“Embarrassment…caused me ?” Bingley sputtered. He threw back his head and laughed in his friend’s puzzled face. “Darcy, when I think of the situations from which you have rescued me, due entirely to my own stupidity! Well, I despaired of ever making it up to you. Paying me back in the same coin is not what I would have expected, and the installment is minute compared with my great balance.” He paused and swept Darcy a regal bow. “It is forgotten, sir, with pleasure. Now come along and rejoin the human race. We are really not such a bad lot, after all.”

Darcy smiled broadly in the face of such easy good nature and thanked God that He had provided him such a friend. Setting his book down on the desk, he followed Bingley out the door.

Although his words to Bingley had warranted his ability to conduct himself in company as a gentleman, Darcy did not view the gathering in the conservatory with equanimity. That any topic remotely interesting or entertaining enough to distract him from his awareness of Elizabeth would arise in the conversation was highly doubtful. Hurst, he dismissed immediately. Bingley would be dancing attendance upon Miss Jane Bennet. Miss Bingley, abetted by her sister, would in turn fawn upon him or attempt to confound the lady she so clearly regarded as her rival. The only hope of any lively discourse was centered in the very person to whom the danger of his paying attention was beyond calculation. If he was to be successful in crushing any suggestion that Elizabeth Bennet held the slightest material influence over his felicity, his behavior toward her now would either confirm or deny it.

The ladies and Hurst were before them, engaged in desultory admiration of the specimens of flora that still boasted blossoms. As Darcy anticipated, Bingley broke from him and strode over to the Bennet sisters, exclaiming as he did on how well Jane Bennet was looking. A delicate smile teased her lips at his salutation, and she serenely nodded her acceptance of the offer of his arm for her support. Her sister happily relinquished the lady’s arm into Bingley’s keeping and stepped away from them with a graciousness that Darcy would have liked to admire but resolutely denied to himself. Instead, he turned away from the gathering and examined the room.

Netherfield’s conservatory was a small one and stood in need of the services of an expert gardener, but the suggestion of wildness given by its unkempt appearance lent it some piquancy. Evidently, a previous inhabitant had indulged in a passion for the exotica of the plant kingdom, for rather than the staid groupings of most gardens under glass, this one pulsed with the energy of rampant, twining vines and lush foliage. The moist, earthy scent of the air reminded him of his own extensive gardens and the pleasures of the conservatory at Pemberley.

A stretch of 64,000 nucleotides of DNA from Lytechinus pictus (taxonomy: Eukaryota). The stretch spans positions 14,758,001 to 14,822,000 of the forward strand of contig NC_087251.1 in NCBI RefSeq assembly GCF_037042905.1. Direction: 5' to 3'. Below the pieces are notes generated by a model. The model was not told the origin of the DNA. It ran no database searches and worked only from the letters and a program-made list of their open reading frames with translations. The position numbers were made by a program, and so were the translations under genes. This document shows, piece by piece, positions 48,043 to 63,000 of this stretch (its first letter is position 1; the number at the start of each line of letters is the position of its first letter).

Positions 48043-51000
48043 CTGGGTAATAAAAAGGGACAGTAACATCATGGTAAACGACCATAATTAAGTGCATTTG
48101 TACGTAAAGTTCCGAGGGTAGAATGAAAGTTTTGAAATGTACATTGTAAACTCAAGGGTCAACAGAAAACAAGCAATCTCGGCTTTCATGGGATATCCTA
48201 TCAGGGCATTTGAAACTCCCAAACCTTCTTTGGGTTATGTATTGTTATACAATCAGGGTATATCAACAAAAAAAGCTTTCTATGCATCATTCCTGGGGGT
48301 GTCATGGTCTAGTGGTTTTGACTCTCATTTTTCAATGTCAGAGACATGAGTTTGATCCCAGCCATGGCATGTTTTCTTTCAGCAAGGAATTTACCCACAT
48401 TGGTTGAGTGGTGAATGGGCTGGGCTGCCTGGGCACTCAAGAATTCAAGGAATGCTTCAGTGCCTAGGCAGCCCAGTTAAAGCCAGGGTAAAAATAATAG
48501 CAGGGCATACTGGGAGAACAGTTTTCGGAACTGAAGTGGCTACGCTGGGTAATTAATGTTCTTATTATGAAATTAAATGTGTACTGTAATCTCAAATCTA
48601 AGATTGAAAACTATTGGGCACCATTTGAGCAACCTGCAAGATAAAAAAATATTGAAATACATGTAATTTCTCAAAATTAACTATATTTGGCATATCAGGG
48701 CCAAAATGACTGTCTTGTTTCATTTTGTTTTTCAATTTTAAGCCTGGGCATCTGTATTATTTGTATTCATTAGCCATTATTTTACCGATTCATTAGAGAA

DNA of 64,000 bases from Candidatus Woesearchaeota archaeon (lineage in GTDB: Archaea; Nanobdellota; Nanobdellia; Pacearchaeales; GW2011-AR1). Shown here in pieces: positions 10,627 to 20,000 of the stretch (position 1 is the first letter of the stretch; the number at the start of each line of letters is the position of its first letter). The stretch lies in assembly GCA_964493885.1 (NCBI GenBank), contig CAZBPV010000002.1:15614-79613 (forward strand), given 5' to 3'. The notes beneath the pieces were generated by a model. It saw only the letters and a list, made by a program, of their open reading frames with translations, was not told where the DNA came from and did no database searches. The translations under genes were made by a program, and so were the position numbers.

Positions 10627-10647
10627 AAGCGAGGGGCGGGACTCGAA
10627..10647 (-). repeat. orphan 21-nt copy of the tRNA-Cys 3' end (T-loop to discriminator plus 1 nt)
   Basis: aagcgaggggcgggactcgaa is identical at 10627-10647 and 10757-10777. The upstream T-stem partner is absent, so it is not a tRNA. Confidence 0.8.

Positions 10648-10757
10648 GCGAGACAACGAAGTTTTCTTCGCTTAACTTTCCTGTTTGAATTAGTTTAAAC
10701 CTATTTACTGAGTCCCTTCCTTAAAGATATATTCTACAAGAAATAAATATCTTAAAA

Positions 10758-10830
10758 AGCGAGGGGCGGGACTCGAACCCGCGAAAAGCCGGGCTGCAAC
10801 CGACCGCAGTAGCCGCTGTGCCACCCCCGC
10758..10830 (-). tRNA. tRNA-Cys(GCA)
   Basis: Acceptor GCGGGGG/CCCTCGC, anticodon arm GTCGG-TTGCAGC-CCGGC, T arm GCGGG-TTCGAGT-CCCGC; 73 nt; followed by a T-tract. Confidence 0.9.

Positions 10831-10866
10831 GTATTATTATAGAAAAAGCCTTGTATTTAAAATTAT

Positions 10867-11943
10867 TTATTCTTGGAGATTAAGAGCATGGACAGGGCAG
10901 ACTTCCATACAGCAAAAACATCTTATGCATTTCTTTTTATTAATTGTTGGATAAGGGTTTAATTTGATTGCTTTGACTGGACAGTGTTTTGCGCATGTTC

The appearance of servants laden with the tea tray and dishes of sweets and cakes drew the company to the wrought-iron table in the center of the room. The last to accept his cup, Bingley paused at Darcy’s side and motioned with a quirk of his chin to the vacant seats next to Elizabeth and her sister. Even as he silently declined the invitation, Darcy could not prevent or deny the bittersweet pull on his senses the opportunity presented. Determinedly, he took up a position somewhat apart from the others, from which he could safely bide his time.

As it was, the conversation was consumed with the ball that Bingley had promised. Since the others were well aware of his aversion to the scheme, Darcy’s opinions were not solicited, even by Miss Bingley, and he was left to his silent contemplation. Relieved that he would not have to take part in a conversation fraught with traps that would militate against his plan, Darcy breathed in the tangy scents of earth and vegetation. Suddenly there swept over him an acute longing. Pemberley! For a few moments he forgot all around him, his mind’s eye roving hungrily over the geography of his beloved home.

The conservatory had been a favorite place of his when he was a child and youth. There, until her death, his mother had reigned as a benevolent tyrant, taking personal care of her roses and coaxing the exotic slips imported for her by her husband to thrive and blossom. Among the family and household, it had never been “the Conservatory,” for early in his marriage his father had one day gaily dubbed his wife’s efforts there “an Eden.” And Eden it had remained. As his own death approached, his father had insisted upon being carried down to Eden each day for a few hours of the companionship and solace of his late wife’s flowers. Often Darcy would join him there after a harrowing day wrestling with the responsibilities his sire’s weakening health had thrust upon him. Sometimes they would talk of the past, sometimes of the difficult days ahead, but more commonly they would sit in a shared silence deeper than words. For three years following his father’s passing, during which all his energy and thought had centered on Pemberley and the completion of his father’s designs for it, Eden had been a painful reminder of his loss, and he had rarely set foot into it until Georgiana one day expressed a desire for “a little garden.” Together they had chosen a space in Eden to be cleared for her use, and he had become a regular visitor there again, now to praise his sister’s efforts.